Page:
Is DHEA safe? In general, DHEA appears to be safe at low doses, at least in the short term. However, in two studies DHEA was associated with decreased levels of HDL (“good”) cholesterol. Since many men with erectile dysfunction have cardiovascular problems, this is a potentially dangerous effect. DHEA can increase levels of male sex hormones, which can lead to acne and growth of facial and body hair. Other potential side effects include aggressiveness, irritability, and trouble sleeping. Some researchers believe that long-term use of DHEA can increase the risk of prostate cancer, diabetes, and stroke.

DHEA should not be used by people with liver problems. It should be used with caution in people with diabetes, depression and mood disorders, or cholesterol problems. Insulin has been shown to decrease natural DHEA levels, so insulin might decrease the effectiveness of DHEA supplements.

Using DHEA in combination with certain herbs that slow blood clotting could increase the risk of bleeding in some people. These herbs include clove, garlic, gingko, ginger, red ginseng, and angelica.Licorice and soy have been shown to increase natural levels of DHEA, so taking DHEA in combination with these foods might exacerbate side effects.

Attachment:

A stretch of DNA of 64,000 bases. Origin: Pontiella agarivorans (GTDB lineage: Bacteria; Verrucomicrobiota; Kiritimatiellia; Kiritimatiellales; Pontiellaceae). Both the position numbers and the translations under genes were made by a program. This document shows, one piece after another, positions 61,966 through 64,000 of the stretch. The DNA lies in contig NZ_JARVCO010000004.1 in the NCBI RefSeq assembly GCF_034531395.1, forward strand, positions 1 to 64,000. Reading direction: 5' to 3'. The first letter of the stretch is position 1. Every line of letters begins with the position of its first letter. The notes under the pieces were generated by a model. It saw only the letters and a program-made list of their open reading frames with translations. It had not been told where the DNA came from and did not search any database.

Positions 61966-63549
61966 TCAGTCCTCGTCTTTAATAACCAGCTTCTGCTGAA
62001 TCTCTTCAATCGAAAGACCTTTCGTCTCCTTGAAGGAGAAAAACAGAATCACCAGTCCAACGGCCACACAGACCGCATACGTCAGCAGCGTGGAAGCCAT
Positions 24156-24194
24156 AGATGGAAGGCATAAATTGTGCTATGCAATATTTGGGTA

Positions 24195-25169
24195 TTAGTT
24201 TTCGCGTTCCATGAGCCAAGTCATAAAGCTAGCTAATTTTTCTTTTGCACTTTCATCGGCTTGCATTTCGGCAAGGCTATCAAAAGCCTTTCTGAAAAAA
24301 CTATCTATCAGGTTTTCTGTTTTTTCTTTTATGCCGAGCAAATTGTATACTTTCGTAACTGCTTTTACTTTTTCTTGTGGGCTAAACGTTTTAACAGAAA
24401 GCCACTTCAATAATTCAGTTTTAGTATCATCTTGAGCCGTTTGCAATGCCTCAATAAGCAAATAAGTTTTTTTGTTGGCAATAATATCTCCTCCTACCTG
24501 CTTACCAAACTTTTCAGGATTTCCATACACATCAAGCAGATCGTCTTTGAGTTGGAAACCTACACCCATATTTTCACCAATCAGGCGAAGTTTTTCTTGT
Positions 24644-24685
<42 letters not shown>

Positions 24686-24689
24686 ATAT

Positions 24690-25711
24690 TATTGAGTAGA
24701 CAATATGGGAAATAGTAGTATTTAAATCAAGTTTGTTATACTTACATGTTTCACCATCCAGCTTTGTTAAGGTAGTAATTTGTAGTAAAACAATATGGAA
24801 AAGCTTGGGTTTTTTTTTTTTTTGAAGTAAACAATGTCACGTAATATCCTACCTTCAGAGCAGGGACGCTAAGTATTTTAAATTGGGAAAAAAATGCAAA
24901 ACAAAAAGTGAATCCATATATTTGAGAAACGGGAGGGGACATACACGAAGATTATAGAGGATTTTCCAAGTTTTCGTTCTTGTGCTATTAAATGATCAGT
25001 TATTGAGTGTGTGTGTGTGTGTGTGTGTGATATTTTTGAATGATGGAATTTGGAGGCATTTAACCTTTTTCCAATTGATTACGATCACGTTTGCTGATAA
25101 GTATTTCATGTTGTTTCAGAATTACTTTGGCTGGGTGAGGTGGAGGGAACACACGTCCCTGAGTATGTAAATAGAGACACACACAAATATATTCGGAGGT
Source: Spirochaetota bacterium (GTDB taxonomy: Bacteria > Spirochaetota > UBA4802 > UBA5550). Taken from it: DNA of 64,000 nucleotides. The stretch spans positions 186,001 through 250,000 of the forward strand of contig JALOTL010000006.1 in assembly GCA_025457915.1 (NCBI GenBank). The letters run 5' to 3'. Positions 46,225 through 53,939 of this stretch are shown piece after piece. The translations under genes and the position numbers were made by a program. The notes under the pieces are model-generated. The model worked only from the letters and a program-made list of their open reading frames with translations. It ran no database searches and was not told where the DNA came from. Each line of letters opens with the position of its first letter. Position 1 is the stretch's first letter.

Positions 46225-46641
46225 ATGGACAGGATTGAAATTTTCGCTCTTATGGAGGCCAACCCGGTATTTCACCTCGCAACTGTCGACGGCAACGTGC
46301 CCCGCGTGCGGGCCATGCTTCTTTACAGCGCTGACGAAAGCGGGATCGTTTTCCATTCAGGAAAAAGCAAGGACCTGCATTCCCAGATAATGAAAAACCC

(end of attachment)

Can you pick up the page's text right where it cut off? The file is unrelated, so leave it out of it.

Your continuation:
Consumers should be aware that DHEA supplements are not regulated by the FDA and that there have been quality control issues in the past. Some products labeled to contain DHEA have been found to contain no DHEA at all, while others contain more than the labeled amount.In some cases, DHEA supplements contain potentially dangerous stimulants such as ephedra, an herb that has been shown to cause insomnia and irregular heartbeat.

It is also important to realize that the DHEA purchased at a health food stores or online is not a natural supplement, but is made by a synthetic chemical process. A chemical called diosgenin is extracted from the roots and bulbs of wild yam plants or soy plants. The molecular structure of diosgenin is then altered in a laboratory to produce synthetic DHEA. Although wild yam and soy are used to make DHEA in the laboratory, eating wild yam and soy will not affect the body’s DHEA levels, since the body does not convert diosgenin to DHEA.

In conclusion, there is some evidence that DHEA is an effective treatment for erectile dysfunction, but only when erectile dysfunction is caused by low testosterone levels (which is fairly uncommon). Men with severe erectile dysfunction are probably better off seeking a more established therapy. However, keep in mind that erectile dysfunction may be a symptom of an underlying health issue, so it is important to consult a doctor or healthcare provider.


1) Dehydroepiandrosterone (DHEA)

Source: NYU Langone Medical Center

2) Dehydroepiandrosterone in the treatment of erectile dysfunction: a prospective, double-blind, randomized, placebo-controlled study

Source: Urology

3) DHEA Dosing

Source: Mayo Clinic


Source: WebMD


Source: MedlinePlus